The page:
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7 Hurdles To Tenant Evictions In Chicago

As a Landlord, I can find myself losing sleep at night when one of my tenants has gone “bad”. By going “bad”, I mean that they have stopped paying their rent, stopped communicating with me, and are no longer flexible to any type of a win/win scenario. A tenant can go bad for a number of reasons that can be either within or outside of our control. We have a multitude of experience dealing with “bad” tenants here in Chicago; these are tenants that we have inherited either from an occupied building we purchased or as property management we have taken over from another firm. By screening the tenant ourselves and controlling the process from the start, I believe that we are greatly reducing the risk of running into one of these problem tenants.  

Unfortunately, once a tenant has gone “bad”,  there is not an overnight fix to the problem. The financial and emotional pain that this can cause the Landlord can stretch out over many, many months. In Chicago, or Cook County, when a tenant stops paying, we try our best to avoid using the court system because there are many hurdles to overcome while trying to utilize the legal system here. When the offer for Cash For Keys or a move out negotiation tactic fails, we are left to file for eviction as a last case scenario.  

Getting a tenant out through an eviction process in Chicago is possible, but it can be timely and there are many hurdles to overcome.  Below are the seven hurdles to evicting a non-paying tenant here in Chicago or Cook County.

Eviction Obstacles

  1. Serving the 5 Day Notice - To ensure you have the best chance of winning your case, you are required to make sure you hand deliver the 5 day notice (compared to 3 day notice in most states).  Tenants are knowledgeable as to their rights, and we find that when they are aware that they are being given notice, they do not open the door. You can wait for the tenant to finally leave the home or you can hire a process server for $75-$100. The process server will trace their whereabouts to hand deliver the notice to them when it is appropriate. 

  1. Cost To File For Eviction -  The US average for court filing of an eviction is around $50.00 and in Cook County the cost is $287-$500 depending on how many tenants are residing in the property. This isn't so much a hurdle but of the true expense of doing business.



  1. Serving The Lawsuit - Once filed, the tenant must be served with the lawsuit.  In Cook County the Sheriff must take the first pass at serving the lawsuit.   If the sheriff is unsuccessful, the judge at the first court date, upon request, will allow the Landlord to hire a process server again for another $75-$100. This process can take up to an additional two weeks of time.  We find the Sheriff has about a 40% chance of successfully serving the tenant, which is due mainly to local sheriff agencies being understaffed and overworked as well as Tenants successfully avoiding the local sheriff.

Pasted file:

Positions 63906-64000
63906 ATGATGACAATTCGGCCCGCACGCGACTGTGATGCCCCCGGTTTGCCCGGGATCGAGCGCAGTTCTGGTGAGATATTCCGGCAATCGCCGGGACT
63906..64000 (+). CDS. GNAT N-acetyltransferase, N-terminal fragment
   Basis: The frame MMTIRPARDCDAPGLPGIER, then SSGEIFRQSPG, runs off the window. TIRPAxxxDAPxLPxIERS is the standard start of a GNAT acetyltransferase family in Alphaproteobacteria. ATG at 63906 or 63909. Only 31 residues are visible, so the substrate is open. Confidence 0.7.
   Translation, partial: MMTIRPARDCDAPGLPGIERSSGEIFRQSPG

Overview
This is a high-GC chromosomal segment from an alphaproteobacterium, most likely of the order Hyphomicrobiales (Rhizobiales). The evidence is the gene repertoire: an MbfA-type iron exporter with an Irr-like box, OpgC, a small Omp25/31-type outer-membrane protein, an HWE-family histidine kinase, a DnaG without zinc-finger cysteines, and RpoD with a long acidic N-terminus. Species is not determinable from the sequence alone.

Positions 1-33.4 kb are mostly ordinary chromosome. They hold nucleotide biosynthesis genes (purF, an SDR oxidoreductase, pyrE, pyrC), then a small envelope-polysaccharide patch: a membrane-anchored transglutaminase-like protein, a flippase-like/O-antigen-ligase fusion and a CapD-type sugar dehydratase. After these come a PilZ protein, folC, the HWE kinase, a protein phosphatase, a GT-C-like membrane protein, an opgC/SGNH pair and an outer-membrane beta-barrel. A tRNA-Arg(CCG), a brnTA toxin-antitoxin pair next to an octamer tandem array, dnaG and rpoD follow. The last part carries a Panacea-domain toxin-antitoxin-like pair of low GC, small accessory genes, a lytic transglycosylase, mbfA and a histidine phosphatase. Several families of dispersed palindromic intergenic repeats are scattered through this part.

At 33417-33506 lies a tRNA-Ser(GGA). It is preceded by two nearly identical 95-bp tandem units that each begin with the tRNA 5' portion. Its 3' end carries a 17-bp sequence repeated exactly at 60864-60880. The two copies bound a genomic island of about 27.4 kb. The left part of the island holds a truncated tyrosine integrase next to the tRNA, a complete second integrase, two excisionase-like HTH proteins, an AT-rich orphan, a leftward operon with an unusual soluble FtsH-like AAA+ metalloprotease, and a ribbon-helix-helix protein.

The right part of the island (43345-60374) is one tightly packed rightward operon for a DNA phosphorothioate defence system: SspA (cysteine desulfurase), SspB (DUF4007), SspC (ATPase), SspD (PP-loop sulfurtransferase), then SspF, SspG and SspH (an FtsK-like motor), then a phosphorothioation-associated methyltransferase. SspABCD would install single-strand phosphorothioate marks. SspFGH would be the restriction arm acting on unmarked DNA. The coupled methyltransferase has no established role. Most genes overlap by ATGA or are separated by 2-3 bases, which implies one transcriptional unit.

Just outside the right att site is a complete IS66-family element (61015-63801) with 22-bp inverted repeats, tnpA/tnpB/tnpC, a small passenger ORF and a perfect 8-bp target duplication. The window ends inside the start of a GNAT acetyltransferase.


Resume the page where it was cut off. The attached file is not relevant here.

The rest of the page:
1. Tenant’s Rights - Even when you get to court with the tenant after they have been properly served, the tenant can ask for a continuance or request a jury trial. If they don't show up to court, the tenant has 7 days to file a request for extension bringing the case back to court in another 2-3 weeks.  The options available to the tenant can add weeks, if not months, onto the process.

  1. Getting Possession - If the process does go smoothly and the judge grants possession to the Landlord, there is more time added here.   Once the process is past all the hurdles thus far, the judge will see the tenant is not following the lease and grant the Landlord possession at some point in the next 14-30 days.   

  1. Time For Sheriff To Show Up  - Following the 14-30 days, the likelihood that the tenant will leave is slim. This forces the Landlord to file paperwork, for an additional fee of $60.50, with the sheriff to request the sheriff come out to remove the tenant from the home.  The act of filing the fee is not the hurdle but the undefined timeframe for the sheriff to actually come out is where the hurdle really comes in.  The sheriff can take anywhere from 60 days to 4 months to come and evict the tenant.

  1. Sheriff Showing Up Day Of Eviction - Once you waited 2-4 months for the sheriff to come out, you will receive a phone call from the sheriff the day before.It will be you, as the Landlord, to make sure you this final step is completed.  The day of the actual eviction there are many things that can go wrong causing you to have to start back over with the sheriff.  

Real estate investors are business owners so there is going to be risk stemming from obstacles like this.  Many landlords do not view themselves as business owners, especially when you may have a W2 income that is your primary income.  The day you set out to buy a property you are a business owner, your property is your product, and your tenant is your client.

As mentioned in the start of this article a lot of this risk can be reduced when you have a strong tenant screening system and when you are not inheriting tenants in one way or another.  If you do not have a good screening system feel free to reach out to me anytime and I can share with you our screening best practice and some of the tips and approaches we practice to limit your risk as a landlord when it comes to a tenant that is not able to pay.  

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